An eleventh-hour temporary spending measure passed by Congress Thursday provides a one-month reprieve for the U.S. Commission on International Religious Freedom (USCIRF), but its future remains in doubt because of a Senate block on reauthorization legislation – a block reportedly unconnected with the issue of religious freedom.
The commission’s chairman, Leonard Leo, appealed Thursday for the Senate to lift the hold, reports CNSnews.com.
“Disbanding USCIRF would signal to the world that the United States is retreating from the cause of religious freedom,” he told a hearing of the U.S. House Foreign Affairs subcommittee on Africa, Global Health, and Human Rights.
Created by the landmark 1998 International Religious Freedom Act (IRFA), the USCIRF has played a key role in elevating religious freedom promotion in U.S. foreign policy, and a number of religious freedom advocacy groups have expressed alarm at the prospect that it may be shut down.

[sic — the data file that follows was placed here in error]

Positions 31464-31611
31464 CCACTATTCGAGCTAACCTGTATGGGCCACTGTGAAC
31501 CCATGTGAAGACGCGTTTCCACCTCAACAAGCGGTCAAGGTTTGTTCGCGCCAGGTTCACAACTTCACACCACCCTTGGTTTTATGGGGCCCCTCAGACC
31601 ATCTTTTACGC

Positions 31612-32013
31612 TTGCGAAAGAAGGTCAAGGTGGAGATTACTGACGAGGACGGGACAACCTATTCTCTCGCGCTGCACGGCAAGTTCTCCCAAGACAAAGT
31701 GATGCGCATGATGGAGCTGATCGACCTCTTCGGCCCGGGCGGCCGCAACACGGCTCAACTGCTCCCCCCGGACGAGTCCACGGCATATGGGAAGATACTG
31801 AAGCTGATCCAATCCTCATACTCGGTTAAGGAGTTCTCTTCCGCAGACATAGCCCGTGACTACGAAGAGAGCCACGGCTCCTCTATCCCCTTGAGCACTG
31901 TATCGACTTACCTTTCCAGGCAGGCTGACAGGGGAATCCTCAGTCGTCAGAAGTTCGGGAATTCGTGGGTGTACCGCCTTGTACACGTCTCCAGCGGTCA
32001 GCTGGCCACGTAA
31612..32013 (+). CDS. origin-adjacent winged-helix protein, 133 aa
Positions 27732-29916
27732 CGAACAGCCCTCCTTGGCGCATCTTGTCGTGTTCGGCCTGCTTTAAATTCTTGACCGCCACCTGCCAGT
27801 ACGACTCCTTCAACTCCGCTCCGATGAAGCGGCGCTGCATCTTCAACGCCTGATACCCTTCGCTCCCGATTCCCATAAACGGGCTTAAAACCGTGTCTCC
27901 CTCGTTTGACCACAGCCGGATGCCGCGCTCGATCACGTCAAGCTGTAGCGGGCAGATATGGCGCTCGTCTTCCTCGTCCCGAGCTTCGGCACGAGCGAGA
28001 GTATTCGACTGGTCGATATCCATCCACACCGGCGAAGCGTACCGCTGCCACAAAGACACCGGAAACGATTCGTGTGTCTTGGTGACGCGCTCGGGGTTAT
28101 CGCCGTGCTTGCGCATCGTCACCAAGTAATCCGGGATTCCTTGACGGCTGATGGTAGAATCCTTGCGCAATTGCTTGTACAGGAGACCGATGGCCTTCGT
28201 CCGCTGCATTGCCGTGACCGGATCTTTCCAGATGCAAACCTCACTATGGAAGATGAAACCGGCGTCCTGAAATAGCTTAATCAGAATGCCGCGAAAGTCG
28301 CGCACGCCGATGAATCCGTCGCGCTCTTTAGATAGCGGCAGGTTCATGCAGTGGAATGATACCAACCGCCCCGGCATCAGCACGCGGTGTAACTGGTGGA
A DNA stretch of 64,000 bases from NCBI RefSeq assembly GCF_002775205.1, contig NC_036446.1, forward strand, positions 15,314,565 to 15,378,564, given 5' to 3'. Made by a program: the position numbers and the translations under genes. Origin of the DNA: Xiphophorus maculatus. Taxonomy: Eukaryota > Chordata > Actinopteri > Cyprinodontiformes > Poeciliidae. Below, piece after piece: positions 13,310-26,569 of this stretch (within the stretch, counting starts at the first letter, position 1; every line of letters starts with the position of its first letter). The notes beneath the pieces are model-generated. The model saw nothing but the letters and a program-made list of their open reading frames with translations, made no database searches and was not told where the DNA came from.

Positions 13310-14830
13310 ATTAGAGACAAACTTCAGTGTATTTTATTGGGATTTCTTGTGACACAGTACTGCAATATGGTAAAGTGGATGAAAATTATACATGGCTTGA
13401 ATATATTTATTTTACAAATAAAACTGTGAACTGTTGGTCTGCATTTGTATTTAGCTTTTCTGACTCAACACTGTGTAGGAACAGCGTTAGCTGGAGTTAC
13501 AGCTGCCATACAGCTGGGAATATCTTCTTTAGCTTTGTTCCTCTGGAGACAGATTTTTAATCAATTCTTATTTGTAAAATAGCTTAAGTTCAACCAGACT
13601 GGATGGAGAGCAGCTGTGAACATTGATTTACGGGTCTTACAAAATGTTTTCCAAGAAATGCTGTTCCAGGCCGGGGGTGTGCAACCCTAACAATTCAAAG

A bill authorizing the commission for another two years passed by the House of Representatives by a 391-21 vote nine weeks ago has been languishing in the Senate Foreign Relations Committee since September 15 – held up, according to published reports, by Sen. Dick Durbin (D-Ill.).
CNSnews.com reports that the Senate hold may be tied to a dispute over funding for a prison in Durbin’s home state. Durbin’s office did not responded to CNSnews.com’s requests for comment.
Thursday’s House subcommittee hearing examined the State Department’s annual IRFA-mandated report on international religious freedom. Before turning to the report, Leo told the panel that the Senate was poised to let the USCIRF’s authorization expire.
“The Senate needs to reauthorize USCIRF now, before the clock runs out,” Leo said.
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